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Mystery - Delusion Rain CD (album) cover

DELUSION RAIN

Mystery

 

Neo-Prog

3.91 | 195 ratings

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Aussie-Byrd-Brother
Special Collaborator
Rock Progressivo Italiano Team
4 stars Canadian band Mystery bounce back from the departure of long-term band member and lead vocalist Benoit David with `Delusion Rain' in 2015, a confident and pleasingly consistent work that should greatly appeal to both fans of the group and curious newcomers. Newly instated singer Jean Pagaeu effortlessly fits into the band and surprisingly doesn't sound unlike David, delivering the same deeply warm and relatable vocal tone his predecessor offered, so the transition between vocalists is more or less seamless. The six pieces on offer here again remind that Mystery are one of the best examples of a band that successfully crosses over between progressive and accessible (almost radio-friendly) rock, who always place the importance of an actual strong and melodic tune well before lengthy drawn-out soloing, even though they carefully execute those elements in plenty of restrained and effective moments throughout the hour long album as well.

The dramatic and serious ten-minute opener is almost a protest song, warning of politician's lies with Pagaeu's placid and wounded voice rising in strength for a pleading chorus. Bluesy Pink Floyd- ian slow burn electric guitar grandness and big heavy plodding drumming build the tension, and veils of Benoît Dupuis's brooding symphonic synths carefully take flight in the backdrop growing constantly in power. `If You See Her' is warmer and more obviously romantic, just the kind of track Mystery does so well. Guitars chime behind a sweetly affectionate lead vocal presenting a lovely wistful tune, and icy sleek Neo-flavoured synth interludes might remind some listeners briefly of I.Q. `The Last Glass of Wine' bristles with sleek electric guitar lines, as electric piano and shimmering synths perfectly convey the dream-like surreal lyrics.

The standout moment of the disc is the almost twenty-minute `The Willow Tree'. It truly is a showcase for both guitarists Sylvain Moineau and Michel St-Père who deliver all manner of sublime electric and acoustic passages, and this extended piece presents Mystery wholly embracing their prog credentials with the most frequent instrumental passages of the album. A perfect balance of winning vocal sections and instrumental flights that catch fire with a gutsiness of harder-driving guitars, whirring colourful synth-runs and Jean-Sébastien Goyette's rumbling drums that lift the piece to the heavens, and the slick direction and time-changes all effortlessly transition with great skill. This grand epic moment is sure to become a live concert favourite from the band, and it must rank as one of the best Mystery pieces ever, everything that the band does right falling expertly into place.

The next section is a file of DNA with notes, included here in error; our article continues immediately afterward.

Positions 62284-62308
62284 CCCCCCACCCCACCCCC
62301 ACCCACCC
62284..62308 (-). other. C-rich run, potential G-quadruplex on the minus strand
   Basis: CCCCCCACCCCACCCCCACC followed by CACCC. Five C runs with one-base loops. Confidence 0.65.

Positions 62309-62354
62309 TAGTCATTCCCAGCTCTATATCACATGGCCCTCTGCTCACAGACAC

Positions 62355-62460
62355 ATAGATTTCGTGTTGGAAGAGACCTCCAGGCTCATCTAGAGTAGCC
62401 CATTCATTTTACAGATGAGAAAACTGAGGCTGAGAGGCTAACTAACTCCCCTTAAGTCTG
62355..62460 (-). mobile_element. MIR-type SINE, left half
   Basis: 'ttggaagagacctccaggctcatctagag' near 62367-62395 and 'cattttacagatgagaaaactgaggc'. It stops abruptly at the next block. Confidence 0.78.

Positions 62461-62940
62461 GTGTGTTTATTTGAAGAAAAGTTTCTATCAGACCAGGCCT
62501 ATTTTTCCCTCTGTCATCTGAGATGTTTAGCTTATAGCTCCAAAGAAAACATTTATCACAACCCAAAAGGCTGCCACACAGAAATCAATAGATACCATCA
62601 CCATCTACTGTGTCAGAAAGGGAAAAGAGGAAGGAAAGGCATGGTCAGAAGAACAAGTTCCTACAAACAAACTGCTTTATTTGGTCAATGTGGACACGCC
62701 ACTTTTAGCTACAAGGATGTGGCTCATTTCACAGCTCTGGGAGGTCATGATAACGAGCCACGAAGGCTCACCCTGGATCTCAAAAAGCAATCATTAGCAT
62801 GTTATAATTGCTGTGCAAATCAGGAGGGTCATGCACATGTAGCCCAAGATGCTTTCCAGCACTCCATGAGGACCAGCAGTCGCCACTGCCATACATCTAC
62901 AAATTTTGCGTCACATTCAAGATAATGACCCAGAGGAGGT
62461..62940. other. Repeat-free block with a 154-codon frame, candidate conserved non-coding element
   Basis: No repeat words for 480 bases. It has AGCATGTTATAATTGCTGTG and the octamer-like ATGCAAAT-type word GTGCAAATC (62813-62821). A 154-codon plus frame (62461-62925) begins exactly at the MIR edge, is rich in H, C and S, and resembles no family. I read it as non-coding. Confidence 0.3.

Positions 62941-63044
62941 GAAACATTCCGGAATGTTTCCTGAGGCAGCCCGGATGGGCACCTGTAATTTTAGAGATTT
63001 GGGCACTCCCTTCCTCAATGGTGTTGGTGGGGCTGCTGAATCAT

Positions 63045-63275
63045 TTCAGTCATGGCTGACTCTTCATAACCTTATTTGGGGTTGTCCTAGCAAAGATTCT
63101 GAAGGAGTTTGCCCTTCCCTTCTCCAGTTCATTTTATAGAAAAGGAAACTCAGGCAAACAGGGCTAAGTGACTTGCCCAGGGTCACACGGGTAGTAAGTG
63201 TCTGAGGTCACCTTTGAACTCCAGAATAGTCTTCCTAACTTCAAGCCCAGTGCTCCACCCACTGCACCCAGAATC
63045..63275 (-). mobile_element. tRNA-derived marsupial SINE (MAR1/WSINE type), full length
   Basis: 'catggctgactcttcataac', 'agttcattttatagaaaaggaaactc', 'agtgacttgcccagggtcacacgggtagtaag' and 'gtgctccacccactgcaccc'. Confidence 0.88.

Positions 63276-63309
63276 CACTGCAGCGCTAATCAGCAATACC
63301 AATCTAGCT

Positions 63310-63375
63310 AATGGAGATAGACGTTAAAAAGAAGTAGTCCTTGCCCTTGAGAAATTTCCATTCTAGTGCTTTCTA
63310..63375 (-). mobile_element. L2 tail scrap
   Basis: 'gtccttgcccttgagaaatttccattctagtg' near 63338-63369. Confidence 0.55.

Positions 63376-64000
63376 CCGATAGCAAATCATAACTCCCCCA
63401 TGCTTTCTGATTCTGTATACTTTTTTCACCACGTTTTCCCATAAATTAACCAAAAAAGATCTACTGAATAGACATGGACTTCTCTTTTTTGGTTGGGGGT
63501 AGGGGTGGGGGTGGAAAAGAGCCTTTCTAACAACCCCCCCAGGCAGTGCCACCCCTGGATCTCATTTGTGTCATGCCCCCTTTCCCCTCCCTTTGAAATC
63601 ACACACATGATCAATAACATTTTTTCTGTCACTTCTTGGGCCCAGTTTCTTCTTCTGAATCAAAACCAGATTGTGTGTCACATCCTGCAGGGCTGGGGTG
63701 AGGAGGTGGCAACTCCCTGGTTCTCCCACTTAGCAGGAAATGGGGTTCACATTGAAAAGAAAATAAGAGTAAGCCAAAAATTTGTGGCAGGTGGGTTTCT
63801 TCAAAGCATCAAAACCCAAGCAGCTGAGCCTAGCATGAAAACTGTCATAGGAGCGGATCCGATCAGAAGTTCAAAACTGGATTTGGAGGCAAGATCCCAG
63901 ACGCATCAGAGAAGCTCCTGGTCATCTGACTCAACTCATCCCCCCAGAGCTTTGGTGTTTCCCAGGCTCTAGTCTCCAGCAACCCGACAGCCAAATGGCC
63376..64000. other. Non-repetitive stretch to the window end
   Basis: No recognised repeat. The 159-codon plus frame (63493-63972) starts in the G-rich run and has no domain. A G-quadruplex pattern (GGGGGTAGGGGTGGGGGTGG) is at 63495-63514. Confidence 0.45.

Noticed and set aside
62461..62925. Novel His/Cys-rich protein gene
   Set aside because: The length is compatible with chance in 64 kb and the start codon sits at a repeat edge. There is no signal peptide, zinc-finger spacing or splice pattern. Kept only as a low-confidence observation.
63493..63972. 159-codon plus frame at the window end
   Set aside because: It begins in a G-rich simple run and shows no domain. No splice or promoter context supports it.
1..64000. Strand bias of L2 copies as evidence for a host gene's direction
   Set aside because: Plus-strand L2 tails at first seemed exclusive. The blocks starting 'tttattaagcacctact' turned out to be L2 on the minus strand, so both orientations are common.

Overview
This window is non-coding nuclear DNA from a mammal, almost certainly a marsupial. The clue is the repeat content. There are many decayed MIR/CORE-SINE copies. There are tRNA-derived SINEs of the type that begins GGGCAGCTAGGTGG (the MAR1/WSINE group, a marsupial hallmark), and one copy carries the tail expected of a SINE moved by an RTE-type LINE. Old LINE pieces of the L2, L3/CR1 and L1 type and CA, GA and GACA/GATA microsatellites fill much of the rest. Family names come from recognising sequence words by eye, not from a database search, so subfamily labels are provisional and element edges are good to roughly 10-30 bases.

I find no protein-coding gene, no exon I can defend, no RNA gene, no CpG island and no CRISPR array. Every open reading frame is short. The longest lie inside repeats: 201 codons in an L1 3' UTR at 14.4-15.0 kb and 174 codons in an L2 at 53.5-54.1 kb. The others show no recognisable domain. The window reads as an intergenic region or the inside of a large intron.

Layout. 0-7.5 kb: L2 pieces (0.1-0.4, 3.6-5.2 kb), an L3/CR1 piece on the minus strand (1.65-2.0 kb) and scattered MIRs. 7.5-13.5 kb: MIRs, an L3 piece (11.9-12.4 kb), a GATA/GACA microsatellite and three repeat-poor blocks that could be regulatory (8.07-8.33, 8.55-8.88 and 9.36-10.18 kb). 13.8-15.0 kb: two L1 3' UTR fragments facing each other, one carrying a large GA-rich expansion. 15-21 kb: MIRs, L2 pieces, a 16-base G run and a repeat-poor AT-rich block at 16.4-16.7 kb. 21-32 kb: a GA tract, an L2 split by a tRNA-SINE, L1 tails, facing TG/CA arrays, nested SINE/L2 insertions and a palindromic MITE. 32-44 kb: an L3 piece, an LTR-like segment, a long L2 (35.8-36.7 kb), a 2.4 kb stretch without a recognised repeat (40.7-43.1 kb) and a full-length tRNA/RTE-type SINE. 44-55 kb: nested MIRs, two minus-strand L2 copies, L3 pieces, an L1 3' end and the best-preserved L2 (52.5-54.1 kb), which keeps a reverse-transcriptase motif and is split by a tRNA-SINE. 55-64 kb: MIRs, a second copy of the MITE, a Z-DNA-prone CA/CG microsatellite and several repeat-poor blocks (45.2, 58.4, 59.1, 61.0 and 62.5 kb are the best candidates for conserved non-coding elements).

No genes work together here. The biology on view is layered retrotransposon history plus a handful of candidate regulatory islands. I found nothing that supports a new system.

Despite as always focusing on the actual tune, `Wall Street King' is one of the heavier moments where some of the more bombastic sections wouldn't have sounded out of place on one of Arjen Anthony Lucassen's Ayreon project albums, François Fournier's bass grumbling suitably thick and upfront in the instrumental passage in the middle. Album closer `A Song for You' initially retains the heaviness of the previous track, opening with gothic-like dark symphonic themes with manic organ and electric guitar wildness, perhaps not unlike British Neo-proggers Arena. It quickly tones down amongst breezes of flute wafting in and out of soaring guitar soloing, winning synth motifs and a high-energy instrumental stretch in the middle, and there's no doubting the sincerity when Pageau repeats the inspirational credo of "Leave all your fear behind, let your heart rule your mind, allow your dreams to come alive..."

Does this album maintain Mystery's momentum and offer another strong set of reliable and classy songs - for sure. At this point in their career with several albums behind them, could the band be taking a few more risks - absolutely. With their next studio album, it might be time for the band to change things up a little, maybe attempt a concept album, or even strip back the production polish for something a little more subdued and intimate - in other words move out of their comfort zone just a little. Mystery are now well and truly established with a strong fanbase of loyal followers, so they shouldn't be worried that being a little more daring (without sacrificing their melodic qualities) will scare off their audience. If anything, prog rock fans will only embrace them more than ever, and it might even bring in new listeners who sometimes dismiss the band as being a little lightweight or bland (none of which is true though!).

But `Delusion Rain' is still a very successful and pleasing album from a hugely talented band, perhaps Mystery's strongest release to date in many ways, that's sure to be warmly embraced by their fanbase, and it's another victory for song-based melodic prog-rock.

Four stars.

Aussie-Byrd-Brother | 4/5 |

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